Paul Lay

English Bullies, Spanish Bullion

Elizabeth’s Sea Dogs: How the English became the Scourge of the Seas

By

Conway 384pp £25 order from our bookshop

In April 1591, six royal ships under the command of Lord Thomas Howard left Plymouth to intercept the annual Spanish flota, laden with New World treasure, off the Azores. Unfortunately for Howard, his men became racked with illness, were forced to put ashore on the islands and then fled their Spanish pursuers, returning to England. One of the ships, Revenge, the former flagship of Sir Francis Drake, did otherwise. It was under the command of Sir Richard Grenville, who ‘went berserk’, ‘valuing the world as nothing’, as the Spanish squadron commander Martín de Bertendona put it. Fourteen hours of battle followed as Revenge, heavily outnumbered, its position hopeless, sank two and wrecked three Spanish ships. Such actions contributed to a ‘can’t be beat’ mentality that persisted among the English for centuries.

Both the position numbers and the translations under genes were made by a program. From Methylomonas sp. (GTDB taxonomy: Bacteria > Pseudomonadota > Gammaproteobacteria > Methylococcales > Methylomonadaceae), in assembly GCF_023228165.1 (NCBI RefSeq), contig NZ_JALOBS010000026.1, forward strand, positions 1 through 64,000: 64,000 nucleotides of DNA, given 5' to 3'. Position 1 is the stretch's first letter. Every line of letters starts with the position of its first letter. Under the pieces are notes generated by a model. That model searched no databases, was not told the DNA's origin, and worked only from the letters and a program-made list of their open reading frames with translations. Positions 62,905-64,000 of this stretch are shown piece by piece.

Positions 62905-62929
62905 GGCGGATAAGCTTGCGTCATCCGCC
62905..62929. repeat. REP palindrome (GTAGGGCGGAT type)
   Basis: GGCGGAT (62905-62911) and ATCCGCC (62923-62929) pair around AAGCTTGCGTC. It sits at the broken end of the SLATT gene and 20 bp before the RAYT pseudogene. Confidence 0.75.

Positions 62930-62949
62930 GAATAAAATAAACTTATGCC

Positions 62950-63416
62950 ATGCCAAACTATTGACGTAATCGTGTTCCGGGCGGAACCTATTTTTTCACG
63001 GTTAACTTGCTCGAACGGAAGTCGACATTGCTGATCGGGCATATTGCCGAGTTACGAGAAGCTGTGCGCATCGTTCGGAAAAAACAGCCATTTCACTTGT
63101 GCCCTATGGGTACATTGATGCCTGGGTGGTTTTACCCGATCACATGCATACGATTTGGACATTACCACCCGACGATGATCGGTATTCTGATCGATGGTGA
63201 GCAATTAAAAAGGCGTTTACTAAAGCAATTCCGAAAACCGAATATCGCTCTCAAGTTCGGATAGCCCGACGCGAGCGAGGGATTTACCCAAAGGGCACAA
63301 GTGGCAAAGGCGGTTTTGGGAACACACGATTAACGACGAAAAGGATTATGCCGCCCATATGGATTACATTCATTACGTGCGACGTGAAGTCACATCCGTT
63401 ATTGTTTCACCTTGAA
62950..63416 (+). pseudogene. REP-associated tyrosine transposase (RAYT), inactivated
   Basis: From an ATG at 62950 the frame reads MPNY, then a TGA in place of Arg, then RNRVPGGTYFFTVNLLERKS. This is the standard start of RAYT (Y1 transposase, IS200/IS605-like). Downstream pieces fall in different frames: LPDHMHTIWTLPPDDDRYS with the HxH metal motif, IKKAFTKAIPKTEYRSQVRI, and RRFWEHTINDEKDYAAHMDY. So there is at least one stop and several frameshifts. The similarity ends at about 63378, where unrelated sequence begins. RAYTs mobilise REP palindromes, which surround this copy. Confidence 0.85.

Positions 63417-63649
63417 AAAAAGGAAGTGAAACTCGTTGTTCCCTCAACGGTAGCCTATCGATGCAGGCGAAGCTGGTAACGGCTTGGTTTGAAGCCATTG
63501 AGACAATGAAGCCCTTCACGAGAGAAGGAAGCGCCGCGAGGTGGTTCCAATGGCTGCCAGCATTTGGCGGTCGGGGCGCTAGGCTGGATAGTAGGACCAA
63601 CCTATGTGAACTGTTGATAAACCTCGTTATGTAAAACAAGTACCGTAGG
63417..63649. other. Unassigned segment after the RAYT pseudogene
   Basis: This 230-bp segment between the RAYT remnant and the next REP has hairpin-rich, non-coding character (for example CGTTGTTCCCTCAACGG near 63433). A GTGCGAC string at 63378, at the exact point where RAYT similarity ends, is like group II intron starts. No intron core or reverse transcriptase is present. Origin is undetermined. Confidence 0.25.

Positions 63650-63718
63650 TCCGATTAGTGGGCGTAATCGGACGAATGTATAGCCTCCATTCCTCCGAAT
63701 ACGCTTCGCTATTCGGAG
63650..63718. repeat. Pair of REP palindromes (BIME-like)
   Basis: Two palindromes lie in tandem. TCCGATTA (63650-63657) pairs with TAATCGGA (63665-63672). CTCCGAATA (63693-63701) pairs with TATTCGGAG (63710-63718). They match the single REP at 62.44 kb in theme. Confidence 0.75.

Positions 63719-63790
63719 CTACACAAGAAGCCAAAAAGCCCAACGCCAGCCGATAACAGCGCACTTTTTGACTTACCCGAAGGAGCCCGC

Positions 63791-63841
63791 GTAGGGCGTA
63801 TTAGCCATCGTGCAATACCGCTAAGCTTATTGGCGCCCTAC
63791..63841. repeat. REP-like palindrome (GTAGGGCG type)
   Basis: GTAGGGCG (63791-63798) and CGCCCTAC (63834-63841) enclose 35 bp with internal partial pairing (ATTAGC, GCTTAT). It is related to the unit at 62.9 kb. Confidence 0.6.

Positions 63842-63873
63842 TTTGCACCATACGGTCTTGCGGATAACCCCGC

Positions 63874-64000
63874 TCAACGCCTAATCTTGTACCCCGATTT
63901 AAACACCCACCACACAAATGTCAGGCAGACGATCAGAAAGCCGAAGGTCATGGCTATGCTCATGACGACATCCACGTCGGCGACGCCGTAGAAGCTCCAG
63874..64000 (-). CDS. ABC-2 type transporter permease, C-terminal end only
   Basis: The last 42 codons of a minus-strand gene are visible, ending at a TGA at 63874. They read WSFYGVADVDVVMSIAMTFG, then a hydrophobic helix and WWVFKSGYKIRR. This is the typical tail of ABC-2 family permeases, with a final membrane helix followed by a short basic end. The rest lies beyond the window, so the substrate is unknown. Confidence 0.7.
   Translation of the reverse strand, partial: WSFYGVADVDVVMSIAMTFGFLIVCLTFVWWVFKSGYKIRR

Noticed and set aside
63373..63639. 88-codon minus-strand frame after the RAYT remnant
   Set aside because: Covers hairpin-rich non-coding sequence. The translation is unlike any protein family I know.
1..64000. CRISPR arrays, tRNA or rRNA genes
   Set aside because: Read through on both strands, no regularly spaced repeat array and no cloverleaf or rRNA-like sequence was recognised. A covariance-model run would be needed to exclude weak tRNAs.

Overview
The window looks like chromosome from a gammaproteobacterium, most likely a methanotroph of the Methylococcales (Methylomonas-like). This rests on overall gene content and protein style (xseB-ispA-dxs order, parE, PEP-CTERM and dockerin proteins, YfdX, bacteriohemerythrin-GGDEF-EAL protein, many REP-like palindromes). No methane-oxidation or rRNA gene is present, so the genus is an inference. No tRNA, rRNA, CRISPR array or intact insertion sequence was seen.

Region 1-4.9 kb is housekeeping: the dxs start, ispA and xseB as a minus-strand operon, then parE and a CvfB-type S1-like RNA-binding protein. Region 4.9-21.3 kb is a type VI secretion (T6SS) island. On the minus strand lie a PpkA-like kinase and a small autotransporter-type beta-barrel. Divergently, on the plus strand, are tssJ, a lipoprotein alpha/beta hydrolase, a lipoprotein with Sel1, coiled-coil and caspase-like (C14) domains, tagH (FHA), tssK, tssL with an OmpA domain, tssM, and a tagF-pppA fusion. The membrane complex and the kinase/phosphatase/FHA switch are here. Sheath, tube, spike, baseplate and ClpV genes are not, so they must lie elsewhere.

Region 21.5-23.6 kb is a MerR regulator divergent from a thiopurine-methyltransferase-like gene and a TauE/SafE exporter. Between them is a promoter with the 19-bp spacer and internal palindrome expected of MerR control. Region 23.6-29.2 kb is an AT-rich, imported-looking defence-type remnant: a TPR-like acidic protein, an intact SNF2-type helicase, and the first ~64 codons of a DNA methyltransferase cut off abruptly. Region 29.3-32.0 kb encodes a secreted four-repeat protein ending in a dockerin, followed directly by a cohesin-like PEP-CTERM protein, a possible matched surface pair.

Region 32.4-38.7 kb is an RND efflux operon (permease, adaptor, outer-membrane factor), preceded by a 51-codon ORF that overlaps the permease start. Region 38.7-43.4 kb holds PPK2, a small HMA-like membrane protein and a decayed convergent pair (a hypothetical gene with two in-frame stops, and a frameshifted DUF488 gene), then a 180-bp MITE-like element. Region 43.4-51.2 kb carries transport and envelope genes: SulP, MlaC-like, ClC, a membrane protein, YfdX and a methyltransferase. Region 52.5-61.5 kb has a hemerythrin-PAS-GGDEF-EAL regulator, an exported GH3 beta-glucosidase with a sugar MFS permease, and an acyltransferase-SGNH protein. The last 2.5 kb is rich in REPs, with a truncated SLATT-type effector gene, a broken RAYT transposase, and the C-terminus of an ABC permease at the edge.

Follow Literary Review on Twitter

  • Last Tweets

    • What a charming, candid blogpost from one of our dear contributing editors. ,
    • RT : The first guess from one of my 1st graders was “death” and such an awed, somber, reflective hush fell over the clas… ,
    • Merry Christmas from Literary Review! Hope your stockings were laden with books, and the tree bending under the weight of further books....,
    • Last minute Christmas gift required? We're offering discounts on all our subscriptions (20% no less!) with the cod… ,
    • In this issue's 'Silenced Voices', Lucy Popescu writes of Thailand's restrictive lese-majesty laws and their latest… ,
    • "Gunn was a disciple of the American formalist Yvor Winters, but Winters’s poetry could never give off such a scent… ,
    • Christmas gift hunting? Why not give the gift of being even better read? We're offering discounts on all our subscr… ,